In my mind, the way they’ve overcome the potential problem is through the substantial 2.9m width of the aft beam and the substantial gunnel height, and consequently the weight she places on the aft planing surfaces of this hull. From the photographs I’ve seen of the underside of the aft of this craft’s hull, her aft vee seems to reduce substantially at the transom. This enhances her stability and ensures that there’s a lot less rock ’n roll than I had initially expected during slow trolling and drifting trials.
One of the other potential problem areas with a craft of this design is when you’re running with the wind and swell, which translates as a big following sea. With a large substantially vee’d craft, one does not experience the suck-back effect after racing down a swell face and starting to climb the back of the swell or crest ahead.
Deep-vees tend to continue with speed, up and over the next wave and — to the skipper who’s unaccustomed to this — it could be quite disconcerting, to put it mildly. Combined with this is the tendency some of these craft have to yaw. On the seas I experienced during the test day, and without flooding the aft fish hatches to add weight to the transom and thereby assist the bow-up trim required of the motors, the Sport Fisher 320 not only took these runs with gusto, but also allowed me the thrill of enjoying the ride without having to fight the helm to prevent yawing.
On the reciprocal run with her bow trimmed down a bit, she reached a comfortable SOG of 17 to 20 knots that left the 18ft photo boat miles behind. For these craft their dream conditions are when heading into the wind on a sea with no swell and a bit of chop. The wind allows a fraction more hull lift, and the deep-vee splits the chop. This reduces the wetted area being employed, thus giving her great speed and a feeling of almost being airborne. Yes, I certainly did enjoy playing with this craft.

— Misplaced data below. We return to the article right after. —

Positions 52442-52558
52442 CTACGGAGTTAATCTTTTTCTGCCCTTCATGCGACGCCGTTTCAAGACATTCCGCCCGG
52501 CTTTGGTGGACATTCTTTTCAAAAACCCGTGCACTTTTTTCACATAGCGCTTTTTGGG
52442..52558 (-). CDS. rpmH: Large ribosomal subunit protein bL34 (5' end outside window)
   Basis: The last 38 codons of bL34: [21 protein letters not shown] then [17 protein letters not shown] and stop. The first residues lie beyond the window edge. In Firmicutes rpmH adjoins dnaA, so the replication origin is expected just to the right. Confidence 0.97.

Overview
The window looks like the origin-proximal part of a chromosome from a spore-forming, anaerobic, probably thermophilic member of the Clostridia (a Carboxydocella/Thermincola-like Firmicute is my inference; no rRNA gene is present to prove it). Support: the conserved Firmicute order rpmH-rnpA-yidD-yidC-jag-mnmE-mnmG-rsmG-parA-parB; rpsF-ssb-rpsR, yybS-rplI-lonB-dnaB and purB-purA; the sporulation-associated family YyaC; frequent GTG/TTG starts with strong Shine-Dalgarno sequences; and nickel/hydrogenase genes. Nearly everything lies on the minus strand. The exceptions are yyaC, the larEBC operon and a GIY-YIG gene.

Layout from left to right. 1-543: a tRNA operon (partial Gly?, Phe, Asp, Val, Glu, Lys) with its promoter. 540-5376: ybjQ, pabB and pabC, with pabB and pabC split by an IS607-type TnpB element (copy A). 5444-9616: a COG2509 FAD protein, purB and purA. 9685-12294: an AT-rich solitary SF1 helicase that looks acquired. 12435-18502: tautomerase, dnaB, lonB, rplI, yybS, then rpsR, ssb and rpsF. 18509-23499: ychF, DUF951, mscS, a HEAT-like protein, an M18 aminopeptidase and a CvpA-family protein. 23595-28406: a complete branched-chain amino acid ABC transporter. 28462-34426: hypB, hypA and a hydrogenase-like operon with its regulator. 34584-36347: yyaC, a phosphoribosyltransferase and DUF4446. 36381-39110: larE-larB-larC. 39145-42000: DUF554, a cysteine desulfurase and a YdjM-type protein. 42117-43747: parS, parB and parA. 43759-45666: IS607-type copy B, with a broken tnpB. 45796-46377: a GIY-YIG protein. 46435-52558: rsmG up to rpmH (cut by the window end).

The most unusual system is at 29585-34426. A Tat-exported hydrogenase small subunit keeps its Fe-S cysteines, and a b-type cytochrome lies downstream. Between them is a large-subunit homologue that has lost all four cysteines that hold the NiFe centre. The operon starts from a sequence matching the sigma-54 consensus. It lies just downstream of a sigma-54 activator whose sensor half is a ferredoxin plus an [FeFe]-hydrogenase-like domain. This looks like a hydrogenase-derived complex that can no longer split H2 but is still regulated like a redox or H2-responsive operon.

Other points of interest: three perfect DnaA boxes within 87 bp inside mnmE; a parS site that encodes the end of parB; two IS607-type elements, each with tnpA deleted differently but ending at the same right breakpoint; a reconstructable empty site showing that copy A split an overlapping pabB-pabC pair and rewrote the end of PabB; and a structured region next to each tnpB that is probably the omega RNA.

A look at the accompanying photographs will show that the low bow angle one first perceives when standing at the helm station is an illusion, because when she rides under most conditions except flat out, her bow is at a good angle to the water’s surface.
When he redesigned this craft for a centre console, Dale wanted a boat that, while still being capable of fishing for marlin with heavy tackle, would also be extremely efficient for those wanting to target gamefish — either trolling, drifting, dropshotting, deep jigging or even flyfishing. As a bonus, it would even be practical for those who fish reefs and wrecks for bottomfish.
The Sport Fisher 320 drifts side-on to the sea. and the wide alleyway past the centre console helm station permits unhindered movement from aft to forward and back again, even when battling a big fish if one is using a standup harness.
In the forward area, simply by removing the cushions, the customised forward seating can be converted to a non-slip deck finish for a flyfisherman to safely ply his trade.
From a practical fishing perspective, the gunnel height has been raised by marginally lowering the deck level, thus giving a very high gunnel from the transom to the bow. The height will suit all styles of fishing, at the same time providing one with feeling of extra security. The transom is wide and sturdy, with a substantial transom door for access to the aft platform for boarding the craft, especially if she’s surf launched.